until Abu Dhabi Autonomous Racing League

Formula 1

Winners and losers from F1’s 2022 Brazilian Grand Prix

by Josh Suttill
7 min read

Both championships might be decided but the 2022 Formula 1 season hasn’t stopped giving with a highly controversial Brazilian Grand Prix.

From team orders to a clash between the 2021 title rivals, Interlagos served up a timely reminder of why its value on the F1 calendar.

But who were the main winners and losers of the grand prix?


George Russell

Motor Racing Formula One World Championship Brazilian Grand Prix Race Day Sao Paulo, Brazil

George Russell has not had the rookie season he would have been expecting at Mercedes this year but it makes this kind of result all the sweeter.

Hamilton’s clash with Verstappen gave him a helping hand but when the second safety car essentially reset things, Russell was able to keep Hamilton out of DRS range and control things out front despite immense pressure from his seven-time world champion team-mate.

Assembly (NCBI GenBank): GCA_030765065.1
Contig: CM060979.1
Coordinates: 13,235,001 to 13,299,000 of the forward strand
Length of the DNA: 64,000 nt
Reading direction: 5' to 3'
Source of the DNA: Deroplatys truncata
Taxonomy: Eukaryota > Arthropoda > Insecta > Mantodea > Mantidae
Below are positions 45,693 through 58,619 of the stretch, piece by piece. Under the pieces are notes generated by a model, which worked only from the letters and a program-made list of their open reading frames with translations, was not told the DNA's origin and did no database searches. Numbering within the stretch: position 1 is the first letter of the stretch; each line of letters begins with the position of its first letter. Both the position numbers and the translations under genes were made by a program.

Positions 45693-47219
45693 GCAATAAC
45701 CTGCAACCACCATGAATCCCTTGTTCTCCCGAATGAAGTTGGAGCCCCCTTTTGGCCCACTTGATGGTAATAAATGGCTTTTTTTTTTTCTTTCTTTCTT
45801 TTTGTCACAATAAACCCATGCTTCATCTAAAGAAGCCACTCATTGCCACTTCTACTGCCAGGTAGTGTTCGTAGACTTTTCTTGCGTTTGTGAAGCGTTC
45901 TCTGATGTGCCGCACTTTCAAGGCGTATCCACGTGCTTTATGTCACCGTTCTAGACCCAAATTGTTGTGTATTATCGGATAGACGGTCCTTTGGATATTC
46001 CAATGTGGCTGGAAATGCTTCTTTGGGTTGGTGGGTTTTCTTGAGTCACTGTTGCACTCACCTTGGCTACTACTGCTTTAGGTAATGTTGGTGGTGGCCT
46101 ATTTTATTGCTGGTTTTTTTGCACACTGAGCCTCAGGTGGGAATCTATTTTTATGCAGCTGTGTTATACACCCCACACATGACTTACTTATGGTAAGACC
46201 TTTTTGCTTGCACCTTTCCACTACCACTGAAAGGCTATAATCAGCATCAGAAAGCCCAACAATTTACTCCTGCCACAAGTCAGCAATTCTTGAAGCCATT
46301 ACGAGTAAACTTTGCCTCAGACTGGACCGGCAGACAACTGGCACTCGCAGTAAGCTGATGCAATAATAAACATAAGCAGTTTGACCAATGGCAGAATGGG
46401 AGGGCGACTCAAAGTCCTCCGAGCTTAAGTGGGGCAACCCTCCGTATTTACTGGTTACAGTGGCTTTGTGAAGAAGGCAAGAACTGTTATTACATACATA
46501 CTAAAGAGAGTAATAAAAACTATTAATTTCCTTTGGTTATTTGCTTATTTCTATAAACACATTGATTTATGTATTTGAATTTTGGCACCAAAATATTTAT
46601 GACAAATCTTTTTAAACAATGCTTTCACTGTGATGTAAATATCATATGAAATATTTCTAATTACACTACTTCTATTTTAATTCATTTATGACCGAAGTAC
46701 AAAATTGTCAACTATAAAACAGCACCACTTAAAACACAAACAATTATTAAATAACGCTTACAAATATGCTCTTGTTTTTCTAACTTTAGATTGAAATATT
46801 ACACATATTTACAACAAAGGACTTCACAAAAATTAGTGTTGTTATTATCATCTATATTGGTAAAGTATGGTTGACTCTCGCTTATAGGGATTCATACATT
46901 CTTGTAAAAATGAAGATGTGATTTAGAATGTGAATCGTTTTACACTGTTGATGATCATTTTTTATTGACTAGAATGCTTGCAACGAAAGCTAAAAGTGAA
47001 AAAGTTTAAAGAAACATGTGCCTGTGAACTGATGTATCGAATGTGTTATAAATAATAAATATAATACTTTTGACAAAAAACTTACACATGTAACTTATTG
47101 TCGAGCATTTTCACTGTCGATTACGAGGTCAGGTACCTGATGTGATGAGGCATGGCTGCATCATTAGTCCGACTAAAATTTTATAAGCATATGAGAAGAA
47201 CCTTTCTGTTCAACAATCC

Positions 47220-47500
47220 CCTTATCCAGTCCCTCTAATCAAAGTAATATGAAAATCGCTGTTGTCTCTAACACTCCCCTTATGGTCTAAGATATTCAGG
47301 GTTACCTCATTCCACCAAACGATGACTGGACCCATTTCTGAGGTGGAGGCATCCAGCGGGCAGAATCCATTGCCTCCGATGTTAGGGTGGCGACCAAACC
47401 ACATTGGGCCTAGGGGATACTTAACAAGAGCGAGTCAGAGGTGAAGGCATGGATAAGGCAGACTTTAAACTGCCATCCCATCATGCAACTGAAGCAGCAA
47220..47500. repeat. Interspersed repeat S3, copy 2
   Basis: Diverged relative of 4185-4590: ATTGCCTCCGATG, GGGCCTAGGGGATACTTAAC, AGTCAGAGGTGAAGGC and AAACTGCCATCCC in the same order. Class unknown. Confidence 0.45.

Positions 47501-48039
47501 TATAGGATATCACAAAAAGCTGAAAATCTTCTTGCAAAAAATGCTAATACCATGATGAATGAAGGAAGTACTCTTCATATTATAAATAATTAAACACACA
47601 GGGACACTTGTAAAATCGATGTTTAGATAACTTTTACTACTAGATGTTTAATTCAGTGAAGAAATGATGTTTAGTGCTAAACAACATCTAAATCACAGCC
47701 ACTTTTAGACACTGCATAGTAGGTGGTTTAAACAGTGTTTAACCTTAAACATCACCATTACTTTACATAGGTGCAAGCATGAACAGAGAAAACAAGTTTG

He was sublime and looked comfortable in the lead of an F1 race just as he had done when he’d led during his Mercedes debut at Sakhir in 2020. This time there were no cruel twists of fate and he kept the win he’d fought so hard to earn.

This weekend has got Russell’s season back on track after a blip and he couldn’t have picked a better weekend to do it as Mercedes finally had the fastest car again for the first time in 2022. – Josh Suttill

Mercedes’ 2022 progress

Motor Racing Formula One World Championship Brazilian Grand Prix Race Day Sao Paulo, Brazil

+1.964s. That was the gap between the front and the fastest Mercedes (Russell) in qualifying at Imola, four races into the 2022 F1 season.

Mercedes was in a dire place at the start of the 2022 season but through various false dawns and crushing lows – like the double Q2 exit at Imola and subsequent horror race suffered by Hamilton – it has finally managed to produce a car capable of winning races.

Things appeared to click right from Friday qualifying and that was followed up with wins in the sprint and the grand prix.

While Mercedes has so often been playing catch up on race day and ending the race as the fastest package, it was the best car throughout the weekend.

Its first one-two finish since Imola in 2020 also makes the chance of it overhauling Ferrari for second in the constructors’ championship move from ‘very unlikely’ to ‘possible’ with the gap at 19 points.